Cape San Juan knows CPR

Cape San Juan, a community located at the south end of San Juan Island,  is 10.1 miles from the town of Friday Harbor and a 20-minute drive obeying traffic laws. Even then, most residents know that travel time can vary greatly depending on an active summer season. When 9-1-1 is paged, 10 miles of curving tourist laden roads can affect the success of the chain of survival for cardiopulmonary resuscitation (CPR). There is a narrow 5-10 minute window before irreversible brain death and other negative effects can occur to an oxygen starved brain and body.

The chain of survival is composed of four key points:

Early access (calling for help)

Early CPR (bystanders)

Early defibrillation (access to an AED) 

Early advanced life support (emergency medical services)

Fortunately there happen to be two volunteer EMTs, two retired EMTs, a nurse and a retired nurse living at the Cape. Francis Smith, a senior EMT volunteer for 12 years, and a former firefighter, has taken the initiative to give his friends and neighbors a fighting chance if a cardiac event should occur in his community. This spring he gathered 32 individuals from the Cape and Cattle Point neighborhoods to attend a CPR certification class.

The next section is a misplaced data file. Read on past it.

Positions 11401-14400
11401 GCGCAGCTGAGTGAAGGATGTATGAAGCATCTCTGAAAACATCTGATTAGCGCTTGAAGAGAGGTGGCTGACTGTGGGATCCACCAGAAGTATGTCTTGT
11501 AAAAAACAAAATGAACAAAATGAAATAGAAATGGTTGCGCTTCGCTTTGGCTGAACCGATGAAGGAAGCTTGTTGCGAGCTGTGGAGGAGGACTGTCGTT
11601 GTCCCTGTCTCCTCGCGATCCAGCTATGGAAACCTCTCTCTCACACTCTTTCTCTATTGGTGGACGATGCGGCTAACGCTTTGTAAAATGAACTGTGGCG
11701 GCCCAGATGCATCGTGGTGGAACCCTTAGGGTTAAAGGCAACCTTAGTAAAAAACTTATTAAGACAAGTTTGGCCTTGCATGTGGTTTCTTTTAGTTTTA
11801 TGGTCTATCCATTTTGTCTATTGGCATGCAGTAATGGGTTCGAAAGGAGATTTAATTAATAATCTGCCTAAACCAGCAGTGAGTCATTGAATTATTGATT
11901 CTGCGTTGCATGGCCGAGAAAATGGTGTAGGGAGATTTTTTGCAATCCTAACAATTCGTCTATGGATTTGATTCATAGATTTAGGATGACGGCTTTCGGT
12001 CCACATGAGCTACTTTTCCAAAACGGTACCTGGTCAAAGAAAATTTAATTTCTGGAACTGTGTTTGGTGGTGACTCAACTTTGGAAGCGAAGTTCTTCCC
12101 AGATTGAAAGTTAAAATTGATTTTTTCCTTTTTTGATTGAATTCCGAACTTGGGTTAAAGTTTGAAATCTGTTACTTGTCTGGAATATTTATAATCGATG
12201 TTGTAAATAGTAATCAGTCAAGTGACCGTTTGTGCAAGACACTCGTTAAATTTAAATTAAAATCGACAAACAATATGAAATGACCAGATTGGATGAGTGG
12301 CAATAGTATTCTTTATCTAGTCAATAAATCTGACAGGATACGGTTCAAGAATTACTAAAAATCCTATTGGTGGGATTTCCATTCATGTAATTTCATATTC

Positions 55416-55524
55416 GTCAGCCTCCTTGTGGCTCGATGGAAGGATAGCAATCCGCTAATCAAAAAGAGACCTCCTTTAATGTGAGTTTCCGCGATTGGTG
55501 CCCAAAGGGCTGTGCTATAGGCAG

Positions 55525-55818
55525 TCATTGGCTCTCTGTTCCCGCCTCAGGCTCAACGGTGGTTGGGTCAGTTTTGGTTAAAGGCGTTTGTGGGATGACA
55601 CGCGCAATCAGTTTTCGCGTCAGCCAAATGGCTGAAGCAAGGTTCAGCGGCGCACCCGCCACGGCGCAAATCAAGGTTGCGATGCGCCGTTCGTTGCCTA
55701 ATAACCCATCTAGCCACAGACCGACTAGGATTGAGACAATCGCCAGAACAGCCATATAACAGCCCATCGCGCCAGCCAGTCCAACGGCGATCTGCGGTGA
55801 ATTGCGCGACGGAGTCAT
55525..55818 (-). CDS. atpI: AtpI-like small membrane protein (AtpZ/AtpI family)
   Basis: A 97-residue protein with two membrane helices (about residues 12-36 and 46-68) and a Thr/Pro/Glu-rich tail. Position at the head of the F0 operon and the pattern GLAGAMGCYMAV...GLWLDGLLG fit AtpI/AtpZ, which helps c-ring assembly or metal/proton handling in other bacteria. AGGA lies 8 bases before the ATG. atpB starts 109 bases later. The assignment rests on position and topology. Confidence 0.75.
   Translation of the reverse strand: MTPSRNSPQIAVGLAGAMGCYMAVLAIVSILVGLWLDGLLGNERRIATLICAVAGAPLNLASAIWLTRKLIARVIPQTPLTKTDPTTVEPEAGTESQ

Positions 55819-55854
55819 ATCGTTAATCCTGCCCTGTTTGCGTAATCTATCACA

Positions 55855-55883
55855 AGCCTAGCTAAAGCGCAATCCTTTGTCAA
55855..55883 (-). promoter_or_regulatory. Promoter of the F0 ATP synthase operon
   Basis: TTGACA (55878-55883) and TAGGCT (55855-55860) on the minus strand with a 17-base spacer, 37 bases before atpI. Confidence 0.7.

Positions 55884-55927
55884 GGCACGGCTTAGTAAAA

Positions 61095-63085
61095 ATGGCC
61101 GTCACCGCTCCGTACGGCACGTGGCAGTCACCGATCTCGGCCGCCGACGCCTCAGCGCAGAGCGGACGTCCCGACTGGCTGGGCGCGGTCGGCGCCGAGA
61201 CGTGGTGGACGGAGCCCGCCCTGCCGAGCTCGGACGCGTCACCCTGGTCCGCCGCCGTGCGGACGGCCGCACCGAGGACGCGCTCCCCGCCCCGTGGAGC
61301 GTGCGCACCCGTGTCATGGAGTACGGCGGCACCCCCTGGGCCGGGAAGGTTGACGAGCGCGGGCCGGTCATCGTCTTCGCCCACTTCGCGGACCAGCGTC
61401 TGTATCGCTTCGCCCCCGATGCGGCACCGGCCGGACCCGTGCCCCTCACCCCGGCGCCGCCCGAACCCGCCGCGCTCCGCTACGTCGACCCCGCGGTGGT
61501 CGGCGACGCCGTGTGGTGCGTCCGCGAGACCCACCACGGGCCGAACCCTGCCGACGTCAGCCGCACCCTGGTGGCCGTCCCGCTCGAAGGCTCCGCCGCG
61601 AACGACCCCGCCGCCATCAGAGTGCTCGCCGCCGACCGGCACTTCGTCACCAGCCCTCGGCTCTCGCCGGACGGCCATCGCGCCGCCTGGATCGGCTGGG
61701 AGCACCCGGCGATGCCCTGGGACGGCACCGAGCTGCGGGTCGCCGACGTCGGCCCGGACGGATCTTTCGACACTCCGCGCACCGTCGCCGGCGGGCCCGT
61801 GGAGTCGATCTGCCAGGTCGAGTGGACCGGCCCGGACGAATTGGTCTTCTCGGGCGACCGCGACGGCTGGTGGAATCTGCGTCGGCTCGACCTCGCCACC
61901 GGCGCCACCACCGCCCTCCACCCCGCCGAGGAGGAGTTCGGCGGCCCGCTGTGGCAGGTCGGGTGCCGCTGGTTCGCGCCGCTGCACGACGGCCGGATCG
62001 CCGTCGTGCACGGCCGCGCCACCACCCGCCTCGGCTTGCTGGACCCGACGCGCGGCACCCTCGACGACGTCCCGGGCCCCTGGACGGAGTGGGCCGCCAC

“My goal was to get 12 and I was astounded to get 32,” a smiling Francis said. “We call ourselves the ‘SOUTHENDERS’.”

Training didn’t stop at that initial CPR class. The group tries to gather once a month to go over scenarios, ask questions and get “desensitized” to being the first person on scene to an emergency. These scenarios vary from moving a heavy patient off a bed or recliner to the floor for compressions, to entering someone’s home at 2 a.m.

The goal is for the first responder to focus on the skills that need to take place and not be bashful about it. The Cape Association is considering purchasing a community AED that will be located at the fire station/clubhouse and two additional personal units have been purchased by residents and are accessible if needed.

The next goal for Francis and the SOUTHENDERS is to work out the best way to alert available team members should a cardiac incident occur. The team is still working this issue and welcomes input.

It takes an immense amount of time and energy to gather people together, especially with busy summer schedules. San Juan Island EMS would like to congratulate Francis and the SOUTHENDERS for dedicating the time to preparedness and being proactive about the health and safety of each other and families.

 

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